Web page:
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Blazar jets

Radial evolution of a static magnetic shear. (For details see the ApJ paper)

Blazars are a special kind of active galactic nucleus. They are thought to have a supermassive black hole at their centre, that drives a relativistic jet in a direction very close to our line of sight.

The composition of the jet is uncertain. Close to its core it may contain very little plasma and be highly relativistic. In this case, the electromagnetic fields it contains behave more like vacuum fields than the "frozen-in" fields that are familiar in ideal magnetohydrodynamics.

We have studied how these fields behave when the plasma close to the black hole is launched with a twisted magnetic field. As the plasma moves radially outwards, the density drops, and the fields try to "break free". This causes a delayed acceleration phase that can start at large distance (tens of thousands of gravitational radii) from the black hole.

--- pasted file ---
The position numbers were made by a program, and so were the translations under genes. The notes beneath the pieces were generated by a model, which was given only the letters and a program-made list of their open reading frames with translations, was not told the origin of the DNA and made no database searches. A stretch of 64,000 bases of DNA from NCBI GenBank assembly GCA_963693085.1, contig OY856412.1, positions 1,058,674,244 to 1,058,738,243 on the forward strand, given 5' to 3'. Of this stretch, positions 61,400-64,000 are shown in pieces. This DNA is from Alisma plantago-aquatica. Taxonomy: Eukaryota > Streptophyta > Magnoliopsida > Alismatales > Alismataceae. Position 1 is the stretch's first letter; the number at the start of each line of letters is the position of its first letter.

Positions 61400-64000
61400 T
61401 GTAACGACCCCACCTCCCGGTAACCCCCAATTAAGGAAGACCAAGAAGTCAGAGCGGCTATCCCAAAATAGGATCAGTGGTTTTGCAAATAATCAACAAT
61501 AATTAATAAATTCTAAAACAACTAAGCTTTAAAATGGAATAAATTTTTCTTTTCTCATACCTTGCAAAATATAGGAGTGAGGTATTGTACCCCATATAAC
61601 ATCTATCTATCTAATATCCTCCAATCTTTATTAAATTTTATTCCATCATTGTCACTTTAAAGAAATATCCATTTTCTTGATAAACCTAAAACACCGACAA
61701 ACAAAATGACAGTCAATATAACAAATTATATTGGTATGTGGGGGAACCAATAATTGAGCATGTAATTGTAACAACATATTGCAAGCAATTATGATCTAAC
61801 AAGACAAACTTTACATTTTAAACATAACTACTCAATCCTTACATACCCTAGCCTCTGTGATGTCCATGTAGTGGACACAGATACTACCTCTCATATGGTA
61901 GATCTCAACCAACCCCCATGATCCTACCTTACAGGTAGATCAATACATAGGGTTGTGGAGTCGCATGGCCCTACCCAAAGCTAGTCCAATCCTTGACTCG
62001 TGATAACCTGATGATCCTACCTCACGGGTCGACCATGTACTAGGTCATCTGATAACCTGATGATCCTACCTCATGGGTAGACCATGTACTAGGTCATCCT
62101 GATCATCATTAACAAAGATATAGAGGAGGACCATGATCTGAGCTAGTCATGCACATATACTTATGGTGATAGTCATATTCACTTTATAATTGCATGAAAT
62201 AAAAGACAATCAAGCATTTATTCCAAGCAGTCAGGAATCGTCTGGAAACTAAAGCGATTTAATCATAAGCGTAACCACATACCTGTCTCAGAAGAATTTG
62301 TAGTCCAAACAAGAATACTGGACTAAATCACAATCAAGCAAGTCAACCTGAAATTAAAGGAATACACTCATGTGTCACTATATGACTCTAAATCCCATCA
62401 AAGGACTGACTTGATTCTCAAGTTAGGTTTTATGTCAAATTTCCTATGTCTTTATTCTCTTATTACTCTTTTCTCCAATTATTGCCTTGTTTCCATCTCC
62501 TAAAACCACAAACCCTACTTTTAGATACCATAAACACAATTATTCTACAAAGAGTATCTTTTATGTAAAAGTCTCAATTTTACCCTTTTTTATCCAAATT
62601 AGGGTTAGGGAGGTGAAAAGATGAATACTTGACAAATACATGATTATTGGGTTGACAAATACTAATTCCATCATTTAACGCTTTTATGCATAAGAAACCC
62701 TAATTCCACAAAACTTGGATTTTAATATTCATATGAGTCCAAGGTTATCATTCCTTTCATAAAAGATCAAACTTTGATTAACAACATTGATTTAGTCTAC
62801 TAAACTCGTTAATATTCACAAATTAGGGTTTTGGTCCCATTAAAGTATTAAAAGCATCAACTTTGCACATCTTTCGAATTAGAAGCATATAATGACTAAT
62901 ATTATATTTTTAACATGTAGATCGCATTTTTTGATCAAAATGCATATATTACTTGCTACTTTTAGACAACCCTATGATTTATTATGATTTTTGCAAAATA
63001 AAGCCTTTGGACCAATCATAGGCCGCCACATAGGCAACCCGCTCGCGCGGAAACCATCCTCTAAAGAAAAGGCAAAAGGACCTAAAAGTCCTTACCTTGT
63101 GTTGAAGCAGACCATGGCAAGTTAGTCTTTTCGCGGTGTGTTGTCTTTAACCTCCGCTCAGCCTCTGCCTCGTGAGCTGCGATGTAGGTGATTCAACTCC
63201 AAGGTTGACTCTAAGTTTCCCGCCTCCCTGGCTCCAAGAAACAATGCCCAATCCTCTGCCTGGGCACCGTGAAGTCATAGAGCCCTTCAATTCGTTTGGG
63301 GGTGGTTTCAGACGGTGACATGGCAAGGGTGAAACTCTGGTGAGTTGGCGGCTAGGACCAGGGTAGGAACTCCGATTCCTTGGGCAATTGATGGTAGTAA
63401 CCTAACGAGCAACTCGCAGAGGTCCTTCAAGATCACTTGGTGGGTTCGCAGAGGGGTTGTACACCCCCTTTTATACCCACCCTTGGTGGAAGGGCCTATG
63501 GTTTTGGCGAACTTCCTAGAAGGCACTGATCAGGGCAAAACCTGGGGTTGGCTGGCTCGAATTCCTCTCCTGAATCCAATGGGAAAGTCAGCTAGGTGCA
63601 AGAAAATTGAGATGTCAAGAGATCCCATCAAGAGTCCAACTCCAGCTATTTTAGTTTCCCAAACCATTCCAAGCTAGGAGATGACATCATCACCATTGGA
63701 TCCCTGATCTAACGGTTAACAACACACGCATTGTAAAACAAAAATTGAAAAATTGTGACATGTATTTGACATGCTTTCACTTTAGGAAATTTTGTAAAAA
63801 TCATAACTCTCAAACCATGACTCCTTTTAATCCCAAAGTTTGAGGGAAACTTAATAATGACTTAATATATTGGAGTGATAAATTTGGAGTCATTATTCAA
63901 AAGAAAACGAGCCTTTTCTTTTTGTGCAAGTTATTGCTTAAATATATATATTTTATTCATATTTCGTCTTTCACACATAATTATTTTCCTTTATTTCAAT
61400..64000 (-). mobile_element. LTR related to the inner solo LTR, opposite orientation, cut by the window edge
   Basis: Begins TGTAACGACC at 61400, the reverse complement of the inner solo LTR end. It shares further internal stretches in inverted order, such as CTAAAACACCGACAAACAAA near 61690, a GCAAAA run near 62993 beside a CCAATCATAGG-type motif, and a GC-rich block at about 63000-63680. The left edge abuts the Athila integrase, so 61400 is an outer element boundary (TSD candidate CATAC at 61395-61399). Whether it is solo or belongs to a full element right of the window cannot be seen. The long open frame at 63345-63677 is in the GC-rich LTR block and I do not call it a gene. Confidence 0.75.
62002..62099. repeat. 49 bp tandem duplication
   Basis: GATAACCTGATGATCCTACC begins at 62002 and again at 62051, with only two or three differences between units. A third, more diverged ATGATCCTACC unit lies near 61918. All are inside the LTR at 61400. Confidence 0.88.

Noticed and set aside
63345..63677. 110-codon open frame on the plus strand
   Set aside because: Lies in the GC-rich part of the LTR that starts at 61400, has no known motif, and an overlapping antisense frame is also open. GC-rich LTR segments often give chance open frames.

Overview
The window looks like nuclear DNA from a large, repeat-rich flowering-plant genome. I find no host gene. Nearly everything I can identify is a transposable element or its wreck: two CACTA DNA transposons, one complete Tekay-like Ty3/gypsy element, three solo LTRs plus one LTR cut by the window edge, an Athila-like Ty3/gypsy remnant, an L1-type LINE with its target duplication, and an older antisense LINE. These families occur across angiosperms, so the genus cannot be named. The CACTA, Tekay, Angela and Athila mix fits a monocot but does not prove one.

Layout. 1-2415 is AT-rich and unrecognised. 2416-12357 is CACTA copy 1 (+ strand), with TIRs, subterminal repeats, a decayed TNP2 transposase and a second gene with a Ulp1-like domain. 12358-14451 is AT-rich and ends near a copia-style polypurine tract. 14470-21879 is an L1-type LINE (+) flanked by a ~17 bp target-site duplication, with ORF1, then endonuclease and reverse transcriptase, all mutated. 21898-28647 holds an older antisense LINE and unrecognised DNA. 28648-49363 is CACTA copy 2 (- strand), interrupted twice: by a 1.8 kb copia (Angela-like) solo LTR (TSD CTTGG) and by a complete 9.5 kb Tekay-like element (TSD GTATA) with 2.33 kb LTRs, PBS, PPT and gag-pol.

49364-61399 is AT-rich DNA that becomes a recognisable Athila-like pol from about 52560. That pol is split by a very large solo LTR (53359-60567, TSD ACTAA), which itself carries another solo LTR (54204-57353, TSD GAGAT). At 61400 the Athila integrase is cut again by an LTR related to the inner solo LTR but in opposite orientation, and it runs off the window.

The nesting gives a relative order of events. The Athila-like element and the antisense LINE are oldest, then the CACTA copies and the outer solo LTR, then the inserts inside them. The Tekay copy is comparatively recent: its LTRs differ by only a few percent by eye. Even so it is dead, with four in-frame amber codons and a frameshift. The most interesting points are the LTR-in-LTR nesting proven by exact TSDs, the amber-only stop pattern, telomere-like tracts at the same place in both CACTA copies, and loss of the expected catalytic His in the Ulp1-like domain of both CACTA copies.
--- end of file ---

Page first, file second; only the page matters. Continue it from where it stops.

We speculate that gamma-ray photons could be created in this region, and show that if this happens, they would preserve the very rapid variations imprinted on the jet by the twisted field at its base.

This could explain how some blazars (e.g.,  PKS 2155-304) emit TeV gamma-rays with an intensity that varies extremely rapidly. 


Recent contributions

I. Mochol, PhD thesis, 2012
Nonlinear waves in Poynting-flux dominated outflows

Kirk, John G. & Mochol, Iwona 2011, The Astrophysical Journal
Charge-starved, Relativistic Jets and Blazar Variability

Kirk, John G. & Mochol, Iwona 2011, IAU Symposium Waves in Poynting-flux dominated jets